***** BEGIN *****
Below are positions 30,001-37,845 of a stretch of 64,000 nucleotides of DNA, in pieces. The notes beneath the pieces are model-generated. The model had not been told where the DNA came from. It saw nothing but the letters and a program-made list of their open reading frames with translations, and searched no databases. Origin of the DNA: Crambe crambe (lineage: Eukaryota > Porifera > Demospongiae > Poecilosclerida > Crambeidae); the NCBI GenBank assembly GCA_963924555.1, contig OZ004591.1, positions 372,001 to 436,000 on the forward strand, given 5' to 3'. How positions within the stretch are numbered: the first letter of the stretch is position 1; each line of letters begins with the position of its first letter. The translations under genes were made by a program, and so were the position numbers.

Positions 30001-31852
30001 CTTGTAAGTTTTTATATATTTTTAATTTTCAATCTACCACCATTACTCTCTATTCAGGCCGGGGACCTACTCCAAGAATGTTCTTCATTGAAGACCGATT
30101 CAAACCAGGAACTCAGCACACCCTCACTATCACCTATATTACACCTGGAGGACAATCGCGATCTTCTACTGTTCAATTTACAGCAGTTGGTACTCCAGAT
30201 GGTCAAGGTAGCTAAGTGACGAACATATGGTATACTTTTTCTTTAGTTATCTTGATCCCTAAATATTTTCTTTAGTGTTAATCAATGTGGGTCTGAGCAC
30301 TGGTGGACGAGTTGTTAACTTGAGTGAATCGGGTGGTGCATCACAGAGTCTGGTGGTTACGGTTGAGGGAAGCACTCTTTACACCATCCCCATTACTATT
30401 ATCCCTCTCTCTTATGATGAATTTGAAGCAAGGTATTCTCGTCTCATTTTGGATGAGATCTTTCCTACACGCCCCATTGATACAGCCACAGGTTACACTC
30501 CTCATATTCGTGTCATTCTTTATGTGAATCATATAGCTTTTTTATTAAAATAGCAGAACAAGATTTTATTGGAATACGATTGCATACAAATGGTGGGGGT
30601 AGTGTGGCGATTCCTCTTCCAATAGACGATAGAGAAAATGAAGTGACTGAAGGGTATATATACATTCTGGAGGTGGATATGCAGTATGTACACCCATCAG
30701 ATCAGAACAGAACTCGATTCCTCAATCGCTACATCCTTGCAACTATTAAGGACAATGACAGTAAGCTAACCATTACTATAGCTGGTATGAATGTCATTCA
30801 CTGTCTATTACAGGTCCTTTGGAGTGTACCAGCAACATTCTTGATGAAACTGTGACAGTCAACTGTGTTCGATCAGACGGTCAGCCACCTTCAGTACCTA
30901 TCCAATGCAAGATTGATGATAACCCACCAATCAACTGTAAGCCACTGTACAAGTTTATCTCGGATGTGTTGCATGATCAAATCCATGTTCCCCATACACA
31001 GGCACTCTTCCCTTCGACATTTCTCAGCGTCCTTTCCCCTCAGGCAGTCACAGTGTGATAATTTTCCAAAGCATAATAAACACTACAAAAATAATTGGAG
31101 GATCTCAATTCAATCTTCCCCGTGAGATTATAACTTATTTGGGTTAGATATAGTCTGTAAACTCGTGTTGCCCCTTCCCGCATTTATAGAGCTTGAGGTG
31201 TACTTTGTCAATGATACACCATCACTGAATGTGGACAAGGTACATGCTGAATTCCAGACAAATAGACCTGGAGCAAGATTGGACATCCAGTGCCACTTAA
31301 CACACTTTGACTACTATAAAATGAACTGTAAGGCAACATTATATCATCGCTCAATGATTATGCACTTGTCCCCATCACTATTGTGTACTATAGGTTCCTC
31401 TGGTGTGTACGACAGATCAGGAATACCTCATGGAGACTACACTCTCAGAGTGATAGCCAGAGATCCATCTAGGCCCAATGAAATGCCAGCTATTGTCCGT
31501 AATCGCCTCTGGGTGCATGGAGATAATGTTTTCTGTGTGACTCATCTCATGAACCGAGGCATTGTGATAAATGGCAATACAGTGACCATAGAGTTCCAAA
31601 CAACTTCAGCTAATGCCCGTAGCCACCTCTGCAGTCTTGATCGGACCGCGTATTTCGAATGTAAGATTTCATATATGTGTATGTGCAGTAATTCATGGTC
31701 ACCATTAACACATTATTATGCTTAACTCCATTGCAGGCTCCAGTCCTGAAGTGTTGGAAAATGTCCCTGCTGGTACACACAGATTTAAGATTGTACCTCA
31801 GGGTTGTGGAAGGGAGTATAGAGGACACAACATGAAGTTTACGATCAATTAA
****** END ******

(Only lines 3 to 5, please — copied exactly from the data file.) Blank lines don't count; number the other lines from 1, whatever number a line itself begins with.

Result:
30001 CTTGTAAGTTTTTATATATTTTTAATTTTCAATCTACCACCATTACTCTCTATTCAGGCCGGGGACCTACTCCAAGAATGTTCTTCATTGAAGACCGATT
30101 CAAACCAGGAACTCAGCACACCCTCACTATCACCTATATTACACCTGGAGGACAATCGCGATCTTCTACTGTTCAATTTACAGCAGTTGGTACTCCAGAT
30201 GGTCAAGGTAGCTAAGTGACGAACATATGGTATACTTTTTCTTTAGTTATCTTGATCCCTAAATATTTTCTTTAGTGTTAATCAATGTGGGTCTGAGCAC